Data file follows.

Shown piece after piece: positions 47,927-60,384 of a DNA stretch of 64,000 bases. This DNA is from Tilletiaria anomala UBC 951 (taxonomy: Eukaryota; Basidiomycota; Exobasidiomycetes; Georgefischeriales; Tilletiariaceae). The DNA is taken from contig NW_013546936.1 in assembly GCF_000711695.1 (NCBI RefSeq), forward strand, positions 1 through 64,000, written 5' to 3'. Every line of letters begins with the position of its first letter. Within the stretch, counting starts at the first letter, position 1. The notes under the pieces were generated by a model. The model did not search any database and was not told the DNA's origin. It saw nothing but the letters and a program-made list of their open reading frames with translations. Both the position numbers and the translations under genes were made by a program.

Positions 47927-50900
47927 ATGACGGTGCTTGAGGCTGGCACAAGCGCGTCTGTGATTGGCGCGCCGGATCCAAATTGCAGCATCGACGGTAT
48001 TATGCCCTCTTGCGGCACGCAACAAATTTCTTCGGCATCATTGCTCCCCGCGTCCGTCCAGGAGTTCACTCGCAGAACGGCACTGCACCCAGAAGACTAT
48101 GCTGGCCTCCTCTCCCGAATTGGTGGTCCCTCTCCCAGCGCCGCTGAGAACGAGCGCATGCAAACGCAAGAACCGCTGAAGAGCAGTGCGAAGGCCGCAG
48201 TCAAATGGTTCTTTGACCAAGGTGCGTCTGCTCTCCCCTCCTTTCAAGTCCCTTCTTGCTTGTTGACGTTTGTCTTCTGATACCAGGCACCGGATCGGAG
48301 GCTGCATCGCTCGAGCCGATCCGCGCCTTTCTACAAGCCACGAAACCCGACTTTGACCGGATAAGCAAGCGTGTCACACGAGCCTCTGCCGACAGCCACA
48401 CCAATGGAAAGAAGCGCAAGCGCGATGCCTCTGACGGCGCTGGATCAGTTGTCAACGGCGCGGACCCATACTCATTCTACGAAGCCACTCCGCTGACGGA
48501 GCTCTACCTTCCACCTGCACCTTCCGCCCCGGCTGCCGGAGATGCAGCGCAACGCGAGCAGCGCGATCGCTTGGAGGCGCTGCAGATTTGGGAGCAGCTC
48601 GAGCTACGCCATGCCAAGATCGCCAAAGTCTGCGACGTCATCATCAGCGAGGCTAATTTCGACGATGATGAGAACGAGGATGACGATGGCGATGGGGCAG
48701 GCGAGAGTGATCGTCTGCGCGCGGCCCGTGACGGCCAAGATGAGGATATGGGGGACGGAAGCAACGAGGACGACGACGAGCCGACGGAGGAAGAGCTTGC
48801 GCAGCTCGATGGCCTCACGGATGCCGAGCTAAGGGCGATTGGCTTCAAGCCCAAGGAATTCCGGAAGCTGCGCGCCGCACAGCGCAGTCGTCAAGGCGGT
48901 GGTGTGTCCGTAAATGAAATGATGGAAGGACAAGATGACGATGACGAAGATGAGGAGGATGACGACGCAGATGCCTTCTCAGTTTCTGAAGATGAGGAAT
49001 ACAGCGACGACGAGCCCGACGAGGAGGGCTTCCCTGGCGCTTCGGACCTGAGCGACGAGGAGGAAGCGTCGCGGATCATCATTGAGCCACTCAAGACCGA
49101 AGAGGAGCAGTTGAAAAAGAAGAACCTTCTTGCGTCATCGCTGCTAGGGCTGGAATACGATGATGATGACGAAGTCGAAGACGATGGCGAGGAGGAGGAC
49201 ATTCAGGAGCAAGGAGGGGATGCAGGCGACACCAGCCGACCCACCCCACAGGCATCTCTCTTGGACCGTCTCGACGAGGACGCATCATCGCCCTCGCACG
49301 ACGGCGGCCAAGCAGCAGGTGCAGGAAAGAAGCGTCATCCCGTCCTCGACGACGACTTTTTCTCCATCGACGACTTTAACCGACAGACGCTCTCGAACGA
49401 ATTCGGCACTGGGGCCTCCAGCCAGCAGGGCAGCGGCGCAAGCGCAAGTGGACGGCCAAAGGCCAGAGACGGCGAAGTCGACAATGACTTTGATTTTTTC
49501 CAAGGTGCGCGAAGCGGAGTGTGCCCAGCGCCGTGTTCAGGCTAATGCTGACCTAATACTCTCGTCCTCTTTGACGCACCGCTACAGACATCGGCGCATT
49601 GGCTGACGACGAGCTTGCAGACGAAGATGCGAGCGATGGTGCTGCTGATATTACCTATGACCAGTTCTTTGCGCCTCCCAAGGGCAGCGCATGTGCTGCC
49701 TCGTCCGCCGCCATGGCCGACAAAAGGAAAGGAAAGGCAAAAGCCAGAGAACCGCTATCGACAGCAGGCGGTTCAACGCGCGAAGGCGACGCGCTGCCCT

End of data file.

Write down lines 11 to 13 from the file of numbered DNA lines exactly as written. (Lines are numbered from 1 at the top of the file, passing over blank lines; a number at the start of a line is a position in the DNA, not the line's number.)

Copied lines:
48701 GCGAGAGTGATCGTCTGCGCGCGGCCCGTGACGGCCAAGATGAGGATATGGGGGACGGAAGCAACGAGGACGACGACGAGCCGACGGAGGAAGAGCTTGC
48801 GCAGCTCGATGGCCTCACGGATGCCGAGCTAAGGGCGATTGGCTTCAAGCCCAAGGAATTCCGGAAGCTGCGCGCCGCACAGCGCAGTCGTCAAGGCGGT
48901 GGTGTGTCCGTAAATGAAATGATGGAAGGACAAGATGACGATGACGAAGATGAGGAGGATGACGACGCAGATGCCTTCTCAGTTTCTGAAGATGAGGAAT